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Kishka for Koppel

3.82  ·  Rating details ·  17 ratings  ·  7 reviews
In this fresh take on a classic tale, a magic meat grinder helps a poor Jewish couple learn a little gratitude after the three wishes it grants them go awry. A cautionary story that questions today's consumerism and excessiveness, Kishka for Koppel, like the best folktales, can help children and adults alike to look both beyond and within.
Hardcover, 32 pages
Published October 1st 2011 by Orca Book Publishers
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Average rating 3.82  · 
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Donna Mork
Mar 15, 2018 rated it really liked it
A meat grinder the junk man finds offers him 3 wishes. He makes one by accident. His wife is angry and makes another wish. They have to use their 3rd wish to undo her wish. Now they think they are still poor but they have each other and food and a house. So really, they are rich.
Sarah Green-Hart
Jun 18, 2019 rated it really liked it
This is my daughter's book. She said it was kind of weird. I opened it up and saw something about stuffed sheep guts. Naturally, I had to read the thing. I swear, I laughed through this whole book.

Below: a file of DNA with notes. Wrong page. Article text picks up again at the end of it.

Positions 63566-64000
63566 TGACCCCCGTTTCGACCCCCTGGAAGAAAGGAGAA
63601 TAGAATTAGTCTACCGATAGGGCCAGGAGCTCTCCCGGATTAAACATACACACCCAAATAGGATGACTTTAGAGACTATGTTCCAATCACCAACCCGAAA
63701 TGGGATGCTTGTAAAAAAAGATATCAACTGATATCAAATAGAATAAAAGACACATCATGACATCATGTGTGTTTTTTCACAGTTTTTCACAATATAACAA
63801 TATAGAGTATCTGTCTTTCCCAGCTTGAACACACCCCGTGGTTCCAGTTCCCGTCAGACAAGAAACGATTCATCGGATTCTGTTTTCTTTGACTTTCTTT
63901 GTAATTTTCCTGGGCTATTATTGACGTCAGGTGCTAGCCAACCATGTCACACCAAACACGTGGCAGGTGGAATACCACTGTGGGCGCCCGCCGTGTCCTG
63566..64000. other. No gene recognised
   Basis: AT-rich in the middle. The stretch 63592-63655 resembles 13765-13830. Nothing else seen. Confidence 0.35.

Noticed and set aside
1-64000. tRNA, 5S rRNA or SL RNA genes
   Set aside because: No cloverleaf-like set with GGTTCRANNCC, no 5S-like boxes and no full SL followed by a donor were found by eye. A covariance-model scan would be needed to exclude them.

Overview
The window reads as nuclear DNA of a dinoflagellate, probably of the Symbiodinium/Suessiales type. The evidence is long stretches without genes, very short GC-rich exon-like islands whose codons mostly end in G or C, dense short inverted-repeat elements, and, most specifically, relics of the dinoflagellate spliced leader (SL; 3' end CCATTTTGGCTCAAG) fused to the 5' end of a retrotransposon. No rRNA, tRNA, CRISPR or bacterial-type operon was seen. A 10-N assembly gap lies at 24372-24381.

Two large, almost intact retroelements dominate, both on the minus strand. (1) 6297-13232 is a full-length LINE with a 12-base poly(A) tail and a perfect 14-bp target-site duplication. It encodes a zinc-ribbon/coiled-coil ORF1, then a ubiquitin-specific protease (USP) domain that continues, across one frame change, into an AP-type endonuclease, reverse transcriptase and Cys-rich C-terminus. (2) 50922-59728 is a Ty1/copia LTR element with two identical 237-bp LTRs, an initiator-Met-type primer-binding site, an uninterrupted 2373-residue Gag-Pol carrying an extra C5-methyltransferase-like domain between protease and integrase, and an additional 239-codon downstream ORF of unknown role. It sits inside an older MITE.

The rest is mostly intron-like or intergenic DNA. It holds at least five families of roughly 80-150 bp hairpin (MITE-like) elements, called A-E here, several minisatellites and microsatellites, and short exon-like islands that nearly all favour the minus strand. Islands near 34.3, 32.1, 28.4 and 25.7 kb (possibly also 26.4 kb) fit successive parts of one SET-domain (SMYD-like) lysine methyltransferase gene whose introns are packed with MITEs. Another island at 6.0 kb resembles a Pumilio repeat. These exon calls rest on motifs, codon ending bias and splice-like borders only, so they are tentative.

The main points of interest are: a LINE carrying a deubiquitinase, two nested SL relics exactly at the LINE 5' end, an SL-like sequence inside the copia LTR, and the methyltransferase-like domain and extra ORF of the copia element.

Really 2 1/2 stars, but I rounded up because of the illustrations.
This is a traditional folktale retold in an odd fashion. The cartoony illustrations and the talking meat grinder are delightful, but kids may cringe a bit when they learn just what a kishka really is. The difficulty is that the retelling turns the initial problem-causing wish into an accident, not a deliberate wish, and that takes some of the fun out of the story. Instead of a passive wishing device, the meat grinder becomes a
Apr 02, 2012 rated it liked it
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Joey Gremillion
Love, love, LOVE this story about Koppel, the schlimazel junkman who is lucky enough to be granted three wishes, but neither he nor his wife are smart enough to use them wisely. LOVE the introduction of the mamaloshen to the kinderlech.
Edward Sullivan
Oct 28, 2011 rated it liked it
Shelves: picture-books
Beware the meat grinder that offers to grant three wishes.
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Jan 26, 2012
Amber Black
Apr 23, 2018 rated it it was amazing

This book is the story of three wishes that we've heard all throughout history where the character comes out understanding that they can't take anything for life for granted. This version, though, is centered around a Jewish couple. I really liked this version because of the focus on Jewish culture. There was were references that varied from the Tanakh to the predominately Jewish cuisine of Kishka. I also really enjoyed that this version also spent quite a bit of time focusing on
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I always loved to read. As a boy I had a passion for myths, bible stories, science fiction and Mad magazine. My neighbor was a writer for CBC. Maybe I caught the writing bug from him. I loved to write funny stories. My Grade six teacher liked them. But my Grade eight teacher hated them. So I stopped writing creatively until I was 42.
In 1970, I traveled across Europe and North Africa and discovered